To create sharp images quickly, Kyung Sung, a researcher working with Hargreaves, has developed a process that does more with less information. A conventional breast MRI scan takes up to an hour because of the large amount of data collected to create a scan. “We collect little bits of information in a special way that enables us to make images as though we had collected more details at each point,” Hargreaves explains. Using specially designed software, a computer “builds” the final image from a series of sparse signals collected from the body. Each successive signal layer fills in the final image with help from the computer program. The result is a sharp image created with a fraction of the data used for conventional breast MRI scans. The Stanford process is similar to filming a movie with a very fast, but low-pixel camera. The computer program then transforms the movie so that it is indistinguishable from one taken with a slower, high pixel or “HD” camera, but acquired at the much higher speed. “The more we know about enhancement patterns in normal tissue and tumors, the more we can use this information to sharpen the image,” Hargreaves says.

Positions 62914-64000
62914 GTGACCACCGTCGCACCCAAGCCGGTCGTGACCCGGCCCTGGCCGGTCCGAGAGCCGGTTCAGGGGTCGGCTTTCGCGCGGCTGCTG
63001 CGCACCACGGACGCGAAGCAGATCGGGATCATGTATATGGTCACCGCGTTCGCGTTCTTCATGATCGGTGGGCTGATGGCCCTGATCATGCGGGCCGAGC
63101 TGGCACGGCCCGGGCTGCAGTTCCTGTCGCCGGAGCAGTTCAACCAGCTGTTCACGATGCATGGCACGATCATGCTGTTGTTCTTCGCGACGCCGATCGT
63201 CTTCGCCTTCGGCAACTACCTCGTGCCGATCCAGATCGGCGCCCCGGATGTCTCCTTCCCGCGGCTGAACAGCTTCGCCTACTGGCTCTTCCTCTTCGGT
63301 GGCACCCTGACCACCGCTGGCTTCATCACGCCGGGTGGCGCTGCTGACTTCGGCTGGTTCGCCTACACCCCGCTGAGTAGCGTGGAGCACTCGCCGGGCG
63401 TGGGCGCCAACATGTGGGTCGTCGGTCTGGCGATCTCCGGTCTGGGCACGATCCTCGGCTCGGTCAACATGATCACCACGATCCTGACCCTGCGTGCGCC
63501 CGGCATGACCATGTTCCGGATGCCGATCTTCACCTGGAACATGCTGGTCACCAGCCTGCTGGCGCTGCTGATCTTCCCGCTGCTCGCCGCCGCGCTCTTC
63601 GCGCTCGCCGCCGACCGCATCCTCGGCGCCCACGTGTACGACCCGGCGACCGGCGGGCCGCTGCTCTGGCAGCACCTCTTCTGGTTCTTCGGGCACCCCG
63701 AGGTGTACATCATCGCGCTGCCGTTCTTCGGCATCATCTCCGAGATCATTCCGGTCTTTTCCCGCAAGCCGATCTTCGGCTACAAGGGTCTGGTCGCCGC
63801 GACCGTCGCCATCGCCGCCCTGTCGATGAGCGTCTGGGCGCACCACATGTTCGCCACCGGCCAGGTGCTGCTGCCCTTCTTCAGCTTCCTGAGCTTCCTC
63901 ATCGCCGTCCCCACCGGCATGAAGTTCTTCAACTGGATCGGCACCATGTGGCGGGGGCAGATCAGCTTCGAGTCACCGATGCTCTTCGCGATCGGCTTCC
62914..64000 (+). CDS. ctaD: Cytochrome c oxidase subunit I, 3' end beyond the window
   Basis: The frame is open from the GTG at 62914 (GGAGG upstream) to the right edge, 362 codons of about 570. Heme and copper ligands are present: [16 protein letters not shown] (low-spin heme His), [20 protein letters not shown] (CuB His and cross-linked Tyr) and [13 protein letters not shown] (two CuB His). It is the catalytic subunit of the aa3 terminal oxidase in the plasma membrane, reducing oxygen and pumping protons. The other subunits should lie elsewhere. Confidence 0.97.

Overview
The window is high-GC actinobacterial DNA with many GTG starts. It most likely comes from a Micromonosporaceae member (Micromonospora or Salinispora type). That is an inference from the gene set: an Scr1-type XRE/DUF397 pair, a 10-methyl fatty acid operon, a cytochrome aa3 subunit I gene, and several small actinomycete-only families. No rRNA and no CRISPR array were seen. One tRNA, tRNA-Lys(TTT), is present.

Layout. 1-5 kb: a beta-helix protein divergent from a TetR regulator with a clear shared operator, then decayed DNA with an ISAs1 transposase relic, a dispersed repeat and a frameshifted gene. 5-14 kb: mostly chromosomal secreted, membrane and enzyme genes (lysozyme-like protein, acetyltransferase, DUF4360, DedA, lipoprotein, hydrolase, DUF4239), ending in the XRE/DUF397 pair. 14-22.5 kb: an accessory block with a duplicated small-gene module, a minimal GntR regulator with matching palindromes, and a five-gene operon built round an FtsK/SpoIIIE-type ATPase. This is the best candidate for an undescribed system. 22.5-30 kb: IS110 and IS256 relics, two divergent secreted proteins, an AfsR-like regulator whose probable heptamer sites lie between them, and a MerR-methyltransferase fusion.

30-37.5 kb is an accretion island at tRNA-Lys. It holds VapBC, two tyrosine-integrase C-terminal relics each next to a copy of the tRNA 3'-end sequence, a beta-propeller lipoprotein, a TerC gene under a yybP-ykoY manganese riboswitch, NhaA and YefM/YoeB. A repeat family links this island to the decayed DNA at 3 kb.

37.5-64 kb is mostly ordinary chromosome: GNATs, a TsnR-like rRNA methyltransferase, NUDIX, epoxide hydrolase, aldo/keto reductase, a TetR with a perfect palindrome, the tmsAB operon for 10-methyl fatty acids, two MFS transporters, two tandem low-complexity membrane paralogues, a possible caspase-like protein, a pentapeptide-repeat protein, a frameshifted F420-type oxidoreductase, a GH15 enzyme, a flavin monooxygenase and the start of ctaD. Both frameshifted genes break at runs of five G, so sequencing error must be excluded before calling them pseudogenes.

Enhancing MRI’s ability to detect breast lesions also requires integrating techniques to suppress fat within the breast. Fat obscures diagnosis because it shows up very brightly on most MRI sequences. Because the MRI signal of fat has a unique frequency like a radio station, the researchers use a technique to tune out the fat’s signal.
Magnifying Milk Ducts